A: If you suspect that you have depression/an underlying mental illness (such as bi-polar, borderline personality disorder, OCD etc) it is VITAL that you communicate this to your consultant doctor or a member of staff as your eating disorder will be extremely difficult to treat unless you are either medicated or treated for it. I myself suffer with bi-polar and depression and it wasn't until I was medicated for them that I began to properly recover as I was too depressed to approach recovery in a positive manner.

Q: How important is honesty whilst an inpatient?
A: Honesty is vital whilst in recovery. For weeks, I was secretly getting away with pretending to inject insulin whilst being supervised and in hindsight this hindered my recovery and wasted the first few weeks of treatment as there was no way I could recover whilst I was lying to everybody. When you are lying you are only lying to yourself, and deep down you will know that what you are doing is wrong. Equally if you pretend to be better just to 'get out' of inpatient you will be doing yourself no favours as it extremely realistic you will relapse quite promptly after discharge. If you do not feel right about something or have even a little doubt about something, communicate it. Nobody can help you until you learn to be brutally honest and upfront about what you are suffering with.


Q: How can I have a relationship whilst inpatient?
A: It is hard, but it can be done. Make sure your partner knows everything there is to know about where you are going, what you will be doing and how you will be treated. Make sure to include them as much as possible as it may be likely they will feel pushed out if they are away from you for long periods at a time. It would be a good idea to include them in many ways which includes having them at the unit for dinner, accepting visits from them, taking them in to meetings with a doctor etc. If this is a person you spend a lot of your time with, the more they know about your illness and the more open and honest you can be with them about your struggles, the better. However, many people find that when suffering with an eating disorder they cannot hold down a functional relationship and this is also okay. If somebody truly loves you they will understand if you need to take some time out of the relationship to step back, breathe and think.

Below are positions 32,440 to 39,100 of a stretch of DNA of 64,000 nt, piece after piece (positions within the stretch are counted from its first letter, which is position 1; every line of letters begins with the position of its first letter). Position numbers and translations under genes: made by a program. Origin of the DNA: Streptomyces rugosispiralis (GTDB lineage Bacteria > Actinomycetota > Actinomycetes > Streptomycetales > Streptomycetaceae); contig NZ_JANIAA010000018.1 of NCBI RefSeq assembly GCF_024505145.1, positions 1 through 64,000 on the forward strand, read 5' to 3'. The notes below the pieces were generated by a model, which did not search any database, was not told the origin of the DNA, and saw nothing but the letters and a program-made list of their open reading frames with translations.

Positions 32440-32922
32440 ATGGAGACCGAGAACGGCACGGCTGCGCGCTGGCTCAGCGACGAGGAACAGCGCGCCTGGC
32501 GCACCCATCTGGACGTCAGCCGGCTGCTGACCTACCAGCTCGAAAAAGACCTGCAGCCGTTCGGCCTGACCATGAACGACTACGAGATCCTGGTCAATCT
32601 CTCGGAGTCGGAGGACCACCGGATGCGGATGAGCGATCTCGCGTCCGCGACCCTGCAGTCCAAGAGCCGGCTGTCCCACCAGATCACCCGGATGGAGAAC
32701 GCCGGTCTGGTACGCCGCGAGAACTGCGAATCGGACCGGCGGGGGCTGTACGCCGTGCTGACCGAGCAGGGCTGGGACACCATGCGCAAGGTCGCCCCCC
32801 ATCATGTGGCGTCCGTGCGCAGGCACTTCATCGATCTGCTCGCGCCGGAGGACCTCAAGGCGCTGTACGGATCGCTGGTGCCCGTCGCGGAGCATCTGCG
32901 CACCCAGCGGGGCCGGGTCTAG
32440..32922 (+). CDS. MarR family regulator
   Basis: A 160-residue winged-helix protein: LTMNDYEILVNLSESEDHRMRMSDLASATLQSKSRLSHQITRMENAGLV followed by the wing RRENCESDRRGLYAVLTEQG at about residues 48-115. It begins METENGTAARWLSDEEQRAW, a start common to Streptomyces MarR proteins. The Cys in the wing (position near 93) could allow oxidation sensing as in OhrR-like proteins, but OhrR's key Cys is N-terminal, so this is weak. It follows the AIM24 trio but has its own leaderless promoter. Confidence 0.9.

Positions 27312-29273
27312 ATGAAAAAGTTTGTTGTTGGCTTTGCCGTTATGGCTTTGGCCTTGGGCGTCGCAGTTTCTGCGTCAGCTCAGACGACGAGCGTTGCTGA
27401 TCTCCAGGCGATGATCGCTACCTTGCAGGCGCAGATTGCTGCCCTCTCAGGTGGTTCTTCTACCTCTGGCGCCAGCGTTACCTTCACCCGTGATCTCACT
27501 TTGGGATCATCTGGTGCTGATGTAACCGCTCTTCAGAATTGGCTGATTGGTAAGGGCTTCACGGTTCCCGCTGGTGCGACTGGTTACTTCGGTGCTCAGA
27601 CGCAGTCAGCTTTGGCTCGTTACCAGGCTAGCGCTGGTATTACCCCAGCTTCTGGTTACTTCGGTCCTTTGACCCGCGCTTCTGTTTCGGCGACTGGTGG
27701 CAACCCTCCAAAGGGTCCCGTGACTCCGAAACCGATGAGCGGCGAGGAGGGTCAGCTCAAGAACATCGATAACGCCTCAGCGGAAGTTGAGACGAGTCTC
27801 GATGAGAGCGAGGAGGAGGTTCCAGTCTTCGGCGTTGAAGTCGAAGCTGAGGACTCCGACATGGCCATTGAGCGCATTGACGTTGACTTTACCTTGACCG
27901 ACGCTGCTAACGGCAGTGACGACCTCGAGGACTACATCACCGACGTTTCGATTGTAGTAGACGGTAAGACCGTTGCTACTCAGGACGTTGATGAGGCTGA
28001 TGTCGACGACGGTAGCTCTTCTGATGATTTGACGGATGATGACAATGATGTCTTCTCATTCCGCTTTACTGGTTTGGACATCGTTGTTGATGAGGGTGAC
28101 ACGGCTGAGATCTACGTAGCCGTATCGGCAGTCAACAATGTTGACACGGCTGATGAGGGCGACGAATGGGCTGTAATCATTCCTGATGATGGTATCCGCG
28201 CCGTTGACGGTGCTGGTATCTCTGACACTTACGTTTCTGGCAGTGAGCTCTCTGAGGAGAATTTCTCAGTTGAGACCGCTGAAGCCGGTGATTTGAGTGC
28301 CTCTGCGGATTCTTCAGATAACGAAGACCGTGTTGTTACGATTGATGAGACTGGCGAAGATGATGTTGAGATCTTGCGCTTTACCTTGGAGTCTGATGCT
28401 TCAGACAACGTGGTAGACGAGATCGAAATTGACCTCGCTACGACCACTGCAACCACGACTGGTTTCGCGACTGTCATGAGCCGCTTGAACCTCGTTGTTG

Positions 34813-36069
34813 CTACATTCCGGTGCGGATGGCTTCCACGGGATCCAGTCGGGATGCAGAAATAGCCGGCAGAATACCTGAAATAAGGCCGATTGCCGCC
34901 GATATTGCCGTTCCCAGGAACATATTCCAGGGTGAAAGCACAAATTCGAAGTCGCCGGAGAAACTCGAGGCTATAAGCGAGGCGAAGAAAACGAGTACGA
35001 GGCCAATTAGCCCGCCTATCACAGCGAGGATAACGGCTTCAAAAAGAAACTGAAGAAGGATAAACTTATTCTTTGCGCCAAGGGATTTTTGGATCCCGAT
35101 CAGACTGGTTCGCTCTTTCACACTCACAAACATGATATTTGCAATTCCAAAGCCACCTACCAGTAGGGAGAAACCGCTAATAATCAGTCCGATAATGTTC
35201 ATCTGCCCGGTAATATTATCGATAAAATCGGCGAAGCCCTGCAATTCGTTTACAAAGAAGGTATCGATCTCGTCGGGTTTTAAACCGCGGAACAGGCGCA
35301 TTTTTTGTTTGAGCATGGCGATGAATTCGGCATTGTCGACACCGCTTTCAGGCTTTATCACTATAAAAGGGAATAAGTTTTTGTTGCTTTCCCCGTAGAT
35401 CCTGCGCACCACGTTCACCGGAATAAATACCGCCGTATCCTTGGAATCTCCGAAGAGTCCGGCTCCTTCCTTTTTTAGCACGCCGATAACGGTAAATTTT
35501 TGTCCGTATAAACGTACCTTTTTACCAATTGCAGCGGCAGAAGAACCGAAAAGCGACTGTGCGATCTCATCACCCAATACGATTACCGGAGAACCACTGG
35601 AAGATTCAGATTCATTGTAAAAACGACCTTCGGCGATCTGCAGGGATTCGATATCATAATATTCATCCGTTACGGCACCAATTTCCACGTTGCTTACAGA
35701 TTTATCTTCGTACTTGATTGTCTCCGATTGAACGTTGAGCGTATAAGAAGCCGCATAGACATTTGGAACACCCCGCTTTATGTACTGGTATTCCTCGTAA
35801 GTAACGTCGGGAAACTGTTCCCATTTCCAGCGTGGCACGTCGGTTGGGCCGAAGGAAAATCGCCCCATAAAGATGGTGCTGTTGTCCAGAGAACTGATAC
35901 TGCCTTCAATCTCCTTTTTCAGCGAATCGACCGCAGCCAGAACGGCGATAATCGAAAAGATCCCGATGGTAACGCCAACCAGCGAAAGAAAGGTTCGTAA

Q: I'm worried about losing my friends - what if my friends find out and they think i'm weird?
A: One simple answer; then they're not friends! I lost a lot of 'friends' through my struggle and in hindsight I know that they were never friends to begin with. The people that have stuck by me through thick and thin and know everything about me yet still care for me and love me are my true friends and it goes without saying that this should be the situation with everybody. You deserve to have people around you that love you for who you are, not who you feel you need to be or must be.